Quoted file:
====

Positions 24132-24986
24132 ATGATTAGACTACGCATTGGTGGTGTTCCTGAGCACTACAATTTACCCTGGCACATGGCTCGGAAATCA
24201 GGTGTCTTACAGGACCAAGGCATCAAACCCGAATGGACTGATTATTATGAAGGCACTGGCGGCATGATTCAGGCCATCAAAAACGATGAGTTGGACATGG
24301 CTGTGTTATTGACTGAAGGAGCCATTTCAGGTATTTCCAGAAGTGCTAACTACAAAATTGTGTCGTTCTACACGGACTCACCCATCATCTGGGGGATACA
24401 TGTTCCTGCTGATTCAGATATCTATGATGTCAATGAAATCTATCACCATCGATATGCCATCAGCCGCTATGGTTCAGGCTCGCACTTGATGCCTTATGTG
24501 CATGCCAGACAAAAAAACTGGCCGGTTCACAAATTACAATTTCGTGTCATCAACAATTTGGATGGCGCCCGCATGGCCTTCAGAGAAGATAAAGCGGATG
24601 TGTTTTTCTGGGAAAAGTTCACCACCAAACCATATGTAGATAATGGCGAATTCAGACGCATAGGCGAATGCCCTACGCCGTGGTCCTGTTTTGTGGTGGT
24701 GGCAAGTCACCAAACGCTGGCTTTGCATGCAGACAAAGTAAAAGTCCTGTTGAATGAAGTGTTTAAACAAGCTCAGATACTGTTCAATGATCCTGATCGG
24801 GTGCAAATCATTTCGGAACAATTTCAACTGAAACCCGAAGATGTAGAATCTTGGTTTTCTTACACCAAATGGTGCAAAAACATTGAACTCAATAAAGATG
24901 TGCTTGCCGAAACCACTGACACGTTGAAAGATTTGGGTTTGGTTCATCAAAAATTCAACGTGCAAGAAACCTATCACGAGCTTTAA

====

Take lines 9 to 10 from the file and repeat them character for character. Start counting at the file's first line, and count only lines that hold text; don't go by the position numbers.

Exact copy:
24801 GTGCAAATCATTTCGGAACAATTTCAACTGAAACCCGAAGATGTAGAATCTTGGTTTTCTTACACCAAATGGTGCAAAAACATTGAACTCAATAAAGATG
24901 TGCTTGCCGAAACCACTGACACGTTGAAAGATTTGGGTTTGGTTCATCAAAAATTCAACGTGCAAGAAACCTATCACGAGCTTTAA